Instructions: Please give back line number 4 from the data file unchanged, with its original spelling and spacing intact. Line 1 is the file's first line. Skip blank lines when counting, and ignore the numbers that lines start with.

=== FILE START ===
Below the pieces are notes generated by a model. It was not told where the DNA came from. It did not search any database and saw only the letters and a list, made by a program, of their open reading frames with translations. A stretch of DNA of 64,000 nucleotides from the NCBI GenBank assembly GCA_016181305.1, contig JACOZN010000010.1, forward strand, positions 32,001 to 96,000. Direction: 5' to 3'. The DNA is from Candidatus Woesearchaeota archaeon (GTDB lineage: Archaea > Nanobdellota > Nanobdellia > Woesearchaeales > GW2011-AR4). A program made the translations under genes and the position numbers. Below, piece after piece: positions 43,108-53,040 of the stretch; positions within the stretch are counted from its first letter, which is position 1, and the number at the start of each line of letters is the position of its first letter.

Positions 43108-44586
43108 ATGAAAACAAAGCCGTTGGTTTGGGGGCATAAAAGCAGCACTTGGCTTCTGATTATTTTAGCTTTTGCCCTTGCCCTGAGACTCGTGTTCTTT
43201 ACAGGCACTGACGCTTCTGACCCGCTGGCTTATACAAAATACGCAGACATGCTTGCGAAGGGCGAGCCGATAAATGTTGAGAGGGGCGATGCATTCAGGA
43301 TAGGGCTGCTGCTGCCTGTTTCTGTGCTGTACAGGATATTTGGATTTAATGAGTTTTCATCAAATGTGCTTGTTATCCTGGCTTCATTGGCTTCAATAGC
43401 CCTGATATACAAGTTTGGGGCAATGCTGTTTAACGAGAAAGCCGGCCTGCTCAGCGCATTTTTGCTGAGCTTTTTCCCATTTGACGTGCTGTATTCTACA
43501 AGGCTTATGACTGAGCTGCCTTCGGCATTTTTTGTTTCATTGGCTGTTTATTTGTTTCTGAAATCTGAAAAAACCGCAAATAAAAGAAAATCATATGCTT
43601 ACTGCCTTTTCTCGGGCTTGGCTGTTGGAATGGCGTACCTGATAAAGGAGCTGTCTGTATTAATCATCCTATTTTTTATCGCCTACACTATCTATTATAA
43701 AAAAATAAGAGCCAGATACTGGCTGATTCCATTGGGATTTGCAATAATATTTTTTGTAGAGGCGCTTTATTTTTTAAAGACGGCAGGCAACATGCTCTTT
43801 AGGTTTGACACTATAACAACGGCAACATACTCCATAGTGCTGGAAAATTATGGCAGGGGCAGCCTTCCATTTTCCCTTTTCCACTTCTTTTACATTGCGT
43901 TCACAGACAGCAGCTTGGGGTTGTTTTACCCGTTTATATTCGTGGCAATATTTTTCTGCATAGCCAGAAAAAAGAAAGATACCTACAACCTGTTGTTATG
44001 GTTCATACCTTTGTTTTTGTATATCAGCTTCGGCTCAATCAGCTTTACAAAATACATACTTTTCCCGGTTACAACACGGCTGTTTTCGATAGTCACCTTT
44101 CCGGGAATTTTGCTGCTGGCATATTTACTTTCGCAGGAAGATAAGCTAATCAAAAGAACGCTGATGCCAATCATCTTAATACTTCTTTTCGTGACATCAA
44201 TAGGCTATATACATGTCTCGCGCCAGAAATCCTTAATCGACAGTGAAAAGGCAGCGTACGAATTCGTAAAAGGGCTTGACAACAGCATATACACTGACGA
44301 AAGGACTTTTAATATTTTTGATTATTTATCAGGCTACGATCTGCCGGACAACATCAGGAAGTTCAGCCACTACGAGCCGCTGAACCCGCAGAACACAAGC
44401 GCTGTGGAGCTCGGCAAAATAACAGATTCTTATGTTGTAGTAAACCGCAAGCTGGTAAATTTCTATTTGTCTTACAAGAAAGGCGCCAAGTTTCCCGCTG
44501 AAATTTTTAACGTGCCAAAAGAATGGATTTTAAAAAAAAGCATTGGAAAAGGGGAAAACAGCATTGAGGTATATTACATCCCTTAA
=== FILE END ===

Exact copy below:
43201 ACAGGCACTGACGCTTCTGACCCGCTGGCTTATACAAAATACGCAGACATGCTTGCGAAGGGCGAGCCGATAAATGTTGAGAGGGGCGATGCATTCAGGA